1. Add basic support for responding to client get() and put() requests. At this point, you can respond to all requests with a “type”: “fail” message.
  2. Implement the Raft election protocol (section 5.2 of the Raft paper); add the ability to respond to get() and put() requests with “type”: “redirect” messages.
  3. Add a timeout to detect leader failures (i.e., if you don’t hear from the leader in X milliseconds…) and make sure that the new election proceeds correctly.
  4. Implement a basic, empty version of the AppendEntries RPC call that doesn’t replicate any data, but acts as a keepalive message from the leader to other replicas to prevent unnecessary elections.
  5. Implement the transaction log and the “state machine” (i.e., a dictionary containing the key/value pairs from clients, Section 5.3). Don’t bother replicating the transactions, just ensure that the leader is able to correctly answer get() and put() requests.
  6. Improve your AppendEntries RPC call to actually send data to replicas. Ensure that updates are only committing when a quorum is in agreement.
  7. Add support for retrying failed commits and test it by experimenting with lossy network simulations.
  8. If you haven’t already, modify the leader election to support the additional restrictions in Section 5.4.1; test your implementation on lossy networks with failed leaders.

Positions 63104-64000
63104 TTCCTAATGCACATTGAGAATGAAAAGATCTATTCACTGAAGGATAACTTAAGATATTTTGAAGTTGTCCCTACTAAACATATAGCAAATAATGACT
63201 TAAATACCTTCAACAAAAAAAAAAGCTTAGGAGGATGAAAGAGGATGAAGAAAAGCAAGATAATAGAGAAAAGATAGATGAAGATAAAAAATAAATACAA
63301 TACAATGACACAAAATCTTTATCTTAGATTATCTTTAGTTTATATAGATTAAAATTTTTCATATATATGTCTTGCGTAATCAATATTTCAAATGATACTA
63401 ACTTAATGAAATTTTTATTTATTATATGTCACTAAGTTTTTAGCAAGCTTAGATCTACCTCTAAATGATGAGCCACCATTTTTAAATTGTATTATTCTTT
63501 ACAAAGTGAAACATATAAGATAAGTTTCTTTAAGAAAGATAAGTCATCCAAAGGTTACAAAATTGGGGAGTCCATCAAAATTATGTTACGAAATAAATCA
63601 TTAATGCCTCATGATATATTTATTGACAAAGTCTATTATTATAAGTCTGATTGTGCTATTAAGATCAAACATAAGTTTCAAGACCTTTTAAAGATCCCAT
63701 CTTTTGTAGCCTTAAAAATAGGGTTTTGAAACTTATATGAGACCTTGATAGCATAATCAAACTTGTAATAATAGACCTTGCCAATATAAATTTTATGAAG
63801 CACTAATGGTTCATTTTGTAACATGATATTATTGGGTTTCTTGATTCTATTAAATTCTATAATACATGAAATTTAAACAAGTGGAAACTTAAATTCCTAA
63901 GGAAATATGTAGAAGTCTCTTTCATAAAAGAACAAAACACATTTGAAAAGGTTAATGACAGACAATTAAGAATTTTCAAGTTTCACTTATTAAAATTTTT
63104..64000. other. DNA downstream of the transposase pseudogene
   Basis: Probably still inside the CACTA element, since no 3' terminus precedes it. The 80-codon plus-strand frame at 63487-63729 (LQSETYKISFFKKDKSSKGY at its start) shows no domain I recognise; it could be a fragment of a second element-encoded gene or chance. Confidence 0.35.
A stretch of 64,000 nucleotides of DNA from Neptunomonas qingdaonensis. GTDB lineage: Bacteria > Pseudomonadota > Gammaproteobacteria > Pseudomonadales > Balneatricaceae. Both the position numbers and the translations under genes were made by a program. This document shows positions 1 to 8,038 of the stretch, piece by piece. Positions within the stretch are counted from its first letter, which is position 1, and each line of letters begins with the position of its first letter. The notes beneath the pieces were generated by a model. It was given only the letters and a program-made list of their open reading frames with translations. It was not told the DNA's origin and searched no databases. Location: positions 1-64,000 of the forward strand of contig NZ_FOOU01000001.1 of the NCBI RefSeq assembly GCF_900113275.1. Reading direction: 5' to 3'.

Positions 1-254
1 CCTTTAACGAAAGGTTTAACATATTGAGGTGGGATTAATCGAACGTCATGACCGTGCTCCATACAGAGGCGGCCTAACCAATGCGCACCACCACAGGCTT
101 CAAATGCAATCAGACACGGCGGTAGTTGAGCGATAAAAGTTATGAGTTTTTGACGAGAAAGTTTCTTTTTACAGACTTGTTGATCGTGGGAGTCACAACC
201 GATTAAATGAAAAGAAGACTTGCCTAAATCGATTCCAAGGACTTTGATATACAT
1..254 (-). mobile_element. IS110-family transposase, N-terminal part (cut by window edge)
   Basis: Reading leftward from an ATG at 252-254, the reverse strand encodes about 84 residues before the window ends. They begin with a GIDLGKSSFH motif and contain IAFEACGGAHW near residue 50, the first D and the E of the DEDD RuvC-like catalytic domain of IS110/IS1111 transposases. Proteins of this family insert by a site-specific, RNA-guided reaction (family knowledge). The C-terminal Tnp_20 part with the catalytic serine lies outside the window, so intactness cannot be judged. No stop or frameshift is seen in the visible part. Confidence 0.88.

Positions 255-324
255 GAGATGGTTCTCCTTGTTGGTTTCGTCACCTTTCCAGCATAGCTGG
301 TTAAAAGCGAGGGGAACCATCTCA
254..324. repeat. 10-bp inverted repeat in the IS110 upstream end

9. Implement the subtle commit restriction given in Section 5.4.2.
  10. Improve your AppendEntries RPC call to implement batching, i.e., a single AppendEntries may send multiple outstanding log entries to a given replica.
  11. Test, test, test, and test some more ;)

Step 6 will probably require the most time in terms of writing code and debugging, since it is the crux of the algorithm. Implementing steps 7-10 are necessary to ensure correctness of the protocol, but shouldn’t be too difficult.

Project Submission

Submitting Your Milestone

This is a very challenging project. To make sure that students start early, we require that students turn in a milestone. To complete the milestone, you must turn in a 3700kvstore program that is able to pass three of the test cases: simple-1, simple-2, and crash-1. The milestone is worth 1% of your final grade.

To submit the milestone, follow the turn-in instructions below, but submit to the Project 6 Milestone in Gradescope.

Submitting Your Final Project

To turn-in your project, you should submit your (thoroughly documented) code along with two other files: